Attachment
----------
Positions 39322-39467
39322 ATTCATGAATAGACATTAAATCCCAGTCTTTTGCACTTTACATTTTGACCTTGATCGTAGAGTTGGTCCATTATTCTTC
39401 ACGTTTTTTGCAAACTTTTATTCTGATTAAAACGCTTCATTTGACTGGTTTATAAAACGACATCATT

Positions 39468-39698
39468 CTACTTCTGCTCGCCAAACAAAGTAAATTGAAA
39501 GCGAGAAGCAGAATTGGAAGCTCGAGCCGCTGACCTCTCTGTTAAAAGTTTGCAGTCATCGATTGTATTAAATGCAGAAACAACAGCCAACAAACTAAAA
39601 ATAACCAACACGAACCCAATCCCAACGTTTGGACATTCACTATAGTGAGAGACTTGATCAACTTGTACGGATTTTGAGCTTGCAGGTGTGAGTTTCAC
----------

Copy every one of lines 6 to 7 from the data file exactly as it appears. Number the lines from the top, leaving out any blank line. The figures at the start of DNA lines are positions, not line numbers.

39501 GCGAGAAGCAGAATTGGAAGCTCGAGCCGCTGACCTCTCTGTTAAAAGTTTGCAGTCATCGATTGTATTAAATGCAGAAACAACAGCCAACAAACTAAAA
39601 ATAACCAACACGAACCCAATCCCAACGTTTGGACATTCACTATAGTGAGAGACTTGATCAACTTGTACGGATTTTGAGCTTGCAGGTGTGAGTTTCAC